Ruth Moody in Review

Savannah Morning News: Ruth Moody Band to Perform at the Lucas Theatre

Posted on Thursday, December 1st, 2011.

By Linda Sickler

From the time she was a child in Winnipeg, Manitoba, Canada, Ruth Moody has considered music to be an essential part of life.

Moody, who will perform in concert Dec. 3 at the Lucas Theatre, had a good instructor. “My mum is a music teacher,” she said. “We all sang and played together as a family when we were kids.

“She teaches Orff, so there were always xylophones and recorders and percussion instruments lying around,” Moody said. “We sang rounds in the car to pass the time on road trips.”

A trained classical pianist, Moody’s mother played for her daughters as they danced around the living room, where she also gave them their first piano lessons. “My dad sang in the opera chorus, so there was always opera streaming from his den,” Moody said. “Or jazz, which he loved to listen to.

“Music was just a normal part of life,” she said. “I feel very lucky.”

But because music was such a normal part of life, Moody didn’t realize how talented she was. “In fact, I worried sometimes when I was young that I wasn’t as good as my siblings because they all became such amazing instrumentalists,” she said.

“But I always knew that singing was a very important part of who I was,” Moody said. “It’s the thing that always felt ‘right’ somehow.”

As a teenager, Moody began exploring different kinds of music, including traditional Celtic music. “It was that connection to traditional and folk music that eventually led me to join my first band and start writing songs,” she said.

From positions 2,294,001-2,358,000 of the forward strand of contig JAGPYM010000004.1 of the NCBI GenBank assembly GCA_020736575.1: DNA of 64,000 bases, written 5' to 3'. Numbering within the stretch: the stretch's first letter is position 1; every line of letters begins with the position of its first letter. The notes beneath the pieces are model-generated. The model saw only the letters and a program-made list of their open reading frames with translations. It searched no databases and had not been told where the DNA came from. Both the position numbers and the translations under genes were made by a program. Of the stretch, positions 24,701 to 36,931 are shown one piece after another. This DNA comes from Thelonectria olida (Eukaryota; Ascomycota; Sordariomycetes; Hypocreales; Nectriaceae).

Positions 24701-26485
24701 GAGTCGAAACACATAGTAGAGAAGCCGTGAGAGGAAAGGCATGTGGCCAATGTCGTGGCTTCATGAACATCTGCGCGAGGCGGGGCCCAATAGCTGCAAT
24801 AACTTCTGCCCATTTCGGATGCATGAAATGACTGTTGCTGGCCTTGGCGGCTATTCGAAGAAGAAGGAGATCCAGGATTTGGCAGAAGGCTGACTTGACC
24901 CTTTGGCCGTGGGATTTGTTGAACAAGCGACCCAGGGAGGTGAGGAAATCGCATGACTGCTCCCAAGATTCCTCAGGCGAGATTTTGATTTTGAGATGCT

From the start, Moody knew she wouldn’t be an opera singer. “My voice was much more delicate and pure,” she said. “There are many things one can do with a non-operatic voice, but for some reason it was folk music and traditional music that really spoke to me.”

Moody taught herself to play the bodhran when she joined the roots group Scruj MacDuhk. “Later on, I taught myself the guitar and, with the help of a few starter lessons, clawhammer banjo, as well,” she said. “The accordion was a natural transition from the piano.”

Later, Moody founded The Wailin’ Jennys. “Scruj was breaking up and I decided I wanted to sing with women again,” she said. “I grew up singing with my two sisters, and missed that.

“I approached Nicky Mehta and Cara Luft, both prominent singer/songwriters in the Winnipeg music scene at the time, and asked them if they’d be up for doing some singing and playing together and putting on a show,” Moody said.

“That show turned into two sold-out shows and soon we were touring across Canada,” she said. “We just followed the momentum and the magic that always seemed to be there from the start.”

Moody loves performing. “The audience helps, too, of course,” she said. “Obviously it is an exciting thing to be able to share your songs and your voice with people who want to listen. There is nothing like it. It is a gift to be one part of that exchange and I appreciate it so much.”

Some of Moody’s songs come from her emotions. “Mostly I try and channel whatever it is that is speaking and try not to get in the way,” she said. “Although once that initial stage is over, I do love to go in with the editing side of my brain and play around with it like a puzzle.”

Moody loves writing, recording and performing equally. “I love writing because I am an introvert and it’s private introspective time that I really cherish,” she said.

“It’s odd that I like performing as much as I do, but I enjoy the challenge and I love connecting with people through music,” Moody said. “I am a studio junkie, I love recording because I’m a bit of a perfectionist and it allows me to try different things and refine what it is I want to express with my voice or convey in a song. I learn a lot about myself in the studio.”

In Savannah, Moody will play songs from her album, “The Garden,” as well as Wailin’ Jennys hits and some new covers. “I will have an amazing band with me — Adrian Dolan on fiddle, mandolin, viola and Mandola; Adam Dobres on electric and acoustic guitar and ukulele; and Sam Howard on bass,” she said. “The boys are singing with me more and more, too, so there will be lots of harmonies.”